Miles T. Jackman, Petitioner, v. National Labor Relations Board, Respondent, 784 F.2d 759 (6th Cir. 1986)

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US Court of Appeals for the Sixth Circuit - 784 F.2d 759 (6th Cir. 1986) Submitted Sept. 17, 1985. Decided March 5, 1986

Miles T. Jackman, pro se.

Elliott Moore, Deputy Associate Gen. Counsel, N.L.R.B., Washington, D.C., Jolane Findley, Margery Lieber and Bernard Gottfried, Region 7, Regional Director, Detroit, Mich., for respondent.

Before KEITH and KRUPANSKY, Circuit Judges, and PECK, Senior Circuit Judge.

KRUPANSKY, Circuit Judge.

Petitioner Miles T. Jackman seeks review of a decision of the National Labor Relations Board's (the Board) General Counsel to withdraw an unfair labor practice complaint and enter into an informal settlement agreement.

On June 25, 1981, Jackman filed an unfair labor practice charge against Q.C. Design Services, Inc. (the Company) alleging that it had unlawfully provided financial assistance and support to Local 155, International Union of Automobile, Aerospace and Agricultural Implement Workers of America (UAW) (the Union) which was seeking to become the bargaining agent for the Company's employees by monthly contributions to the Union, which contributions were equal to Union dues that would have been payable by the affected employees, in violation of Section 8(a) (2) of the National Labor Relations Act (the Act) 29 U.S.C. § 158(a) (2)1  and that he had been discharged because of his activities on behalf of the Union in violation of Section 8(a) (3) of the Act 29 U.S.C. § 158(a) (3)).2  On August 10, the Regional Director of the Board's Seventh Region issued a complaint against the Company alleging that it had rendered unlawful aid, assistance and support to the Union by, inter alia, contracting with and recognizing the Union as the exclusive collective bargaining representative of the Company's employees when the Union did not represent an uncoerced majority of the employees in the unit3  in violation of Sections 8(a) (2) and (3) of the Act. The complaint also asserted that the Company unlawfully laid off and/or constructively discharged Jackman because of his protected concerted activities of complaining to other employees about the Company's actions and decisions concerning the terms and conditions of employment in violation of Section 8(a) (1) of the Act.4  Further, the complaint noticed that a hearing would be conducted before a designated administrative law judge on July 12, 1982. On September 11, the Company filed its answer to the complaint.5 

Ten days later, and prior to the commencement of the scheduled hearing, settlement discussions between the Regional Office and the Company proved successful, and on September 21, 1981, the Regional Director and the Company entered into an informal settlement of all outstanding charges against the Company. Pursuant to the settlement, the Company agreed not to recognize the Union until the Union demonstrated that it duly represented an uncoerced majority of the Company's affected employees in the bargaining unit. It also agreed to pay Jackman two weeks' back wages and not retaliate or discriminate against employees who had engaged in protected concerted activities during the time period here in issue. The Company agreed to post a notice essentially incorporating its concessions. Jackman, however, was not offered reinstatement under the conditions of the agreement because the Regional Director's investigation had disclosed evidence that Jackman had sabotaged Company property and had made damaging telephone calls to Company customers.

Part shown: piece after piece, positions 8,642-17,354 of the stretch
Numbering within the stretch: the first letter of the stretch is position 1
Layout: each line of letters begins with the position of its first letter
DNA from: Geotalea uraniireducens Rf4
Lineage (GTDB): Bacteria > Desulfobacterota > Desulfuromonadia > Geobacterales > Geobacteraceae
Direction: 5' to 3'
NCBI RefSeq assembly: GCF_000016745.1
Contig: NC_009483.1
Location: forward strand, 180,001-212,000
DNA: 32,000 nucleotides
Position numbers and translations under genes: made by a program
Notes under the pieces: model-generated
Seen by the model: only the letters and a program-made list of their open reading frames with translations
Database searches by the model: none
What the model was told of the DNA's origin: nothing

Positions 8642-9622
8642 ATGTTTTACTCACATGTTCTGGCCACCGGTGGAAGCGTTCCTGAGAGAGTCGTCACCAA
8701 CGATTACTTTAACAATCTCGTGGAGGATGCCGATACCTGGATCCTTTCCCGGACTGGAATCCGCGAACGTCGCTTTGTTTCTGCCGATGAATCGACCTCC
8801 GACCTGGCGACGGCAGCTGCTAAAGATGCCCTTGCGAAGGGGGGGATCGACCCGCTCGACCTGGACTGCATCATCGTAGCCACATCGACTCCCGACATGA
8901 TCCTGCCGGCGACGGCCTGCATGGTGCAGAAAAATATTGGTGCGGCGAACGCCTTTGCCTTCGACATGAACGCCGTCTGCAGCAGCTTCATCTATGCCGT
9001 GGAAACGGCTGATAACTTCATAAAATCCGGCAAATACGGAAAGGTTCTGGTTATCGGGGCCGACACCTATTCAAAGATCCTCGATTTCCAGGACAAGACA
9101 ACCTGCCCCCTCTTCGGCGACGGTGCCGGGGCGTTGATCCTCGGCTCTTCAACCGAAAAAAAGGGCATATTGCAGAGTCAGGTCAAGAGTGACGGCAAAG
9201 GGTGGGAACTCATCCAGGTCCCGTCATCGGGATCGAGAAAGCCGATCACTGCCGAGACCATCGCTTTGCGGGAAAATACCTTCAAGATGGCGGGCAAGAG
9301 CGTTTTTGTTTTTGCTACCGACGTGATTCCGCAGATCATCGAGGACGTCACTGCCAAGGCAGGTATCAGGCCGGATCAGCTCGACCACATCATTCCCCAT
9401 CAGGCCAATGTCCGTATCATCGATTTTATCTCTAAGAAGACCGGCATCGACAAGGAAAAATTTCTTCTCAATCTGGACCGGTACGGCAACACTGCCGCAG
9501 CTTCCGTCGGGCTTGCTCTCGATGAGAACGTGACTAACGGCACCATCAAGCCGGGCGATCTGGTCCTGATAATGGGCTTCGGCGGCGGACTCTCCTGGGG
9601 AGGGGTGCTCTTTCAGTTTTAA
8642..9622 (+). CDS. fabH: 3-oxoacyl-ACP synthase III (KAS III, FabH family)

On September 28, in a letter to the Regional Office, Jackman objected to the settlement agreement, asserting that its terms were not reasonable or acceptable to him. Jackman's objections were predicated solely upon the limited relief the agreement provided him. Jackman demanded full backpay with interest, and reinstatement to his former position. Further, he denied that he had sabotaged Company property or made damaging phone calls.6 

On September 30, 1981, the acting Regional Director notified Jackman by letter that he had approved the settlement agreement, a copy of which he enclosed, stating:

In view of the undertakings contained in the settlement agreement, it does not appear that it would effectuate the purposes of the National Labor Relations Act to institute further proceedings at this time.

Jackman thereupon appealed the Regional Director's approval of the agreement to the General Counsel, Office of Appeals in Washington, D.C. In his appeal Jackman argued that he had been denied due process and again denied making damaging telephone calls or destroying Company property. Finally, he contended that the witnesses who provided information concerning the phone calls and damage to Company property were biased against him.